Agbara’s recollections of his first visit to the United Kingdom now seem a distant memory. He arrived in the UK in the spring of 2007 and struggled to overcome the culture shock, which was inevitable. Logically Art was the last thing on his mind following his sudden change of scenery. This was especially so, as previous attempts for international exposure were unsuccessful.
Settling in the UK was not part of the plan as he was already established in Nigeria with a thriving studio. In the end the desire for exposure on the international scene took precedent over emotion and nostalgic inclination for Nigeria. That first holiday in the spring of 2007 later turned into a feverish painting session culminating in an exhibition.
Agbara was born in Lagos and attended the Federal Polytechnic Auchi where he obtained a Higher National Diploma (HND) in Painting and General Art in 1999.
Agbara’s favourite mediums are oil and watercolour; he has been involved in several solo and collaborative exhibitions in Nigeria and overseas. One of his more renowned exhibitions was the 2006 art residency in Ghana, which was sponsored by the Ford Foundation. His other collaboration includes the Imagine Art After project, a world art project held in the UK.
In 2016, Agbara finally achieved his dream of getting international recognition after his work was acknowledged at the renowned Sky Arts Landscape Artist of The Year 2016. This recent achievement has boosted his confidence and engendered a new enthusiasm in his ability. In a recent interview he opined, “Sometimes whenever I am painting, I like to have a time out to have a moment of silence. But within that space of four hours, there is so much stuff going on, and you may feel like having that moment of silence – but this is not your usual practice – so you have to just keep going and really feel the moment with each paint application”.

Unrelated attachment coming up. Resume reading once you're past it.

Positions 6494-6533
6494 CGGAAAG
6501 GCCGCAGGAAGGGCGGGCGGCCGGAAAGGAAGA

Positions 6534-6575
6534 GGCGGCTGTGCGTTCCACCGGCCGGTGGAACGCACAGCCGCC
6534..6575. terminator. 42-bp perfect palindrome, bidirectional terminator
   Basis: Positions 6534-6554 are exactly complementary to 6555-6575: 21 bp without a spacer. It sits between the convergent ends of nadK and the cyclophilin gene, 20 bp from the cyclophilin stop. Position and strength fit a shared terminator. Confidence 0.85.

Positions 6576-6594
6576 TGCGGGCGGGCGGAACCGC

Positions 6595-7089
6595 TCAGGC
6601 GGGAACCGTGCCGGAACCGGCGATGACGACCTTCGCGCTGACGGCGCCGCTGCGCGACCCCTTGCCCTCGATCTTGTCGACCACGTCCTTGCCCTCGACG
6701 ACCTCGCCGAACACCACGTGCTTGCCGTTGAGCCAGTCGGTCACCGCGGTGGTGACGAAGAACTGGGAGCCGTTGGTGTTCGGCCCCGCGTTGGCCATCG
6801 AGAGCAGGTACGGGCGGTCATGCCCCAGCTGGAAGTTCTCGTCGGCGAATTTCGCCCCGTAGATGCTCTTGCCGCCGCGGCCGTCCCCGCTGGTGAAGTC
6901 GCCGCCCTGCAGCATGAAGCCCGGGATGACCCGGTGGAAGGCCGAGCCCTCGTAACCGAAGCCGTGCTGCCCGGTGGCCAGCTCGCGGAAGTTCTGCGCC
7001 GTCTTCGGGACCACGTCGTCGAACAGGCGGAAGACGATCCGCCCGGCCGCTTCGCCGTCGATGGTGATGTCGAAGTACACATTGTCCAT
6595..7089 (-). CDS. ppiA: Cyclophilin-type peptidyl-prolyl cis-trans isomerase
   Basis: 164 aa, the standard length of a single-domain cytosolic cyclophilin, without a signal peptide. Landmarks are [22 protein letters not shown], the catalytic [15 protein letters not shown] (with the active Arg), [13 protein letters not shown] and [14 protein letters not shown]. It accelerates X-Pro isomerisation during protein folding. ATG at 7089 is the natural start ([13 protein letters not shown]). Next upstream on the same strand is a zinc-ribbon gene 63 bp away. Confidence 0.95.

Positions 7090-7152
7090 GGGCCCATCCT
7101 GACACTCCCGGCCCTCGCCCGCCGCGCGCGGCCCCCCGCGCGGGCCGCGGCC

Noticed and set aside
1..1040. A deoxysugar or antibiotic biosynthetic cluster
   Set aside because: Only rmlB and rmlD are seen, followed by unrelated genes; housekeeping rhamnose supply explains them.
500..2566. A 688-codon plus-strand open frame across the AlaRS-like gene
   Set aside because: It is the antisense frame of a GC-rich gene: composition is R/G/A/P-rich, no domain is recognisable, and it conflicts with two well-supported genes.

Agbara’s paintings can be described as transmissions of his perceptions vis-a-vis his environment. His meticulous approach to work has enabled him to interpret his subject matter with exceptional realism. He noted, “When I wake up in the morning now to go to work, I ride the bus and I get trapped in the stand still traffic. That stage in time gives me an opportunity to relax and reflect on my life here and at home (Nigeria – addition by author), and when I am enclosed in that London bus, I ask myself, “What am I going to do to reflect this mood?”… It’s these thoughts that are flowing through me when I paint and these African motifs can’t help but flow through”.
A further look at Agbara’s current portfolio reveals his yearning for his home country (Nigeria). Two very interesting and unique paintings from his current portfolio, which can be categorized as realism, confirm his allure for African visual languages and motifs. The paintings – As Our Mother Told Us (Oil on canvas) and Food For Thought (Oil on canvas) portray the everyday lives of trading women dutifully engaged in their daily chores.